I’m just not a very good one. When you’ve worked with designers as good as Michael Pinto at VeryMemorable I would at best describe myself as graphically challenged.
A little relevant background: I began my techie life as an 8088/86 assembly language programmer, a skill that’s all but disappeared with today’s incredibly faster processors and terabytes of addressable memory. I didn’t have a graphics monitor, just an IBM monochrome display that only displayed ASCII so I couldn’t have been artistic even if I wanted to. I was always more interested in data anyway.
From there I went to Forth and C. After working in assembly language C felt like a high-level language to me. Then it was on to perl in the early 90s, then PHP and SQL. But the notion of using a third-party application to create my programs was abhorrent to me.
Around 2004 however I needed a way to host and annotate my growing library of photos of my house restoration. Drupal sounded like a more logical course than rolling my own CMS or using a restrictive online gallery like Flickr. I then got into Drupal module development, eventually building a wrapper around Drupal core to let me host RSS feeds of other houseblog sites. The biggest problem I had with Drupal, other than not having a single client who understood how to maintain it, was that whenever Drupal released a new version it was like a week of work updating the site and waiting for module developers (like me) to update their code as well. After Drupal 7 I decided to throw in the towel and find something else.
The one CMS platform I refused to use for years was WordPress, if only because WordPress had such a terrible reputation for security issues. I learned later that that reputation was earned mostly because of all the inexperienced people running a CMS they understood just well enough to get it running. In fact, it can be challenging to harden a WordPress site. I still find probes in my security here, although none large enough for a hacker to own the site. Anyway, I was introduced to WordPress not by choice. I inherited the task of maintaining all of the web sites for a client, which included their public-facing corporate site running on WordPress.
It was a baptism by fire because the site had lots of problems. The guys who set it up weren’t technical but graphics artists. The first thing I did was an audit of the site. There were a dozen or more enabled apps that weren’t being used, several of them with published vulnerability warnings. There were two and three megabytes images being used for thumbnails. And three different installed page builders (WP editors know what the hazard is there). And there was a wide open xmlrpc.php and many files and directories owned by the web server user. But the biggest problem was that they were editing on the live site. Eek!
The first thing I did was build a dev -> staging -> production deployment strategy… just some shell scripts and perl to migrate the database and any changed external assets. Because I didn’t want to give the editors access to the Linux shell I built a deployment trigger using an image upload with a fixed name, i.e. push2staging.jpg, etc. that would trigger the appropriate migration script. Once you uploaded that image to Media Library the deployment would occur at the next cron invocation. I added iThemes and Wordfence for security, Yoast for SEO, disabled comments and anonymous account creation and deleted a bunch of cruft. I built some shell scripts to scan for problems.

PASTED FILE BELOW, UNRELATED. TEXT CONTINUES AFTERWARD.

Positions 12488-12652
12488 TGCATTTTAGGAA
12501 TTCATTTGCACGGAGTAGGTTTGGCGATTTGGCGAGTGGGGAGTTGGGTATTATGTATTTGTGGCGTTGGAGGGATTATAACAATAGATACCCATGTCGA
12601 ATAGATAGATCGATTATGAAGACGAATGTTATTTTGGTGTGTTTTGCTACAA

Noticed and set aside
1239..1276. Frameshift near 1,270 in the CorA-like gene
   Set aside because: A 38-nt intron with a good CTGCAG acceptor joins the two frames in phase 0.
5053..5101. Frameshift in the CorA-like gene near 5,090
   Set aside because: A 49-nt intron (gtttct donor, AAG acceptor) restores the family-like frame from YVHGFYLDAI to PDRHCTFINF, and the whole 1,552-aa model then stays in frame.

But as the company continued to downsize its in-house dev team, the one thing I told them I wouldn’t do was site design. It’s just not one of my core competencies. I always use a pro designer because my design efforts always looked something only a 1990s mainframer could appreciate.
Fast forward a year: my sister was complaining that she was getting no action for her flower store from her Weebly web site. I may not be a designer but I can tell a bad web site when I see one. Somewhere between my third and fourth glasses of wine I offered to build her a new web site for her birthday. It was months of work, mostly on the design and graphical components because all the artwork was on me. I love my sister but my designer is very expensive, even at friend rates.
Yeah, it’s a little image heavy but it’s a flower store.
She was thrilled with the site. As Covid began closing down everything in the country, including stores in her area in Fairfield, CT, the web site became her primary contact with clients. In fact, it expanded her reach. She began getting local delivery orders from around the country and even the world. It was getting her noticed locally and on Google.
With my graphical confidence stoked, I decided to take a second bite of the apple by designing a pro bono web site for my friend’s restaurant in Carroll Gardens, Brooklyn, Petite Crevette.
I’m not a great designer by any means. Michael will always be my first call for a customer’s site. But WordPress gave me an opportunity to expand my range as a developer. It made me a fan.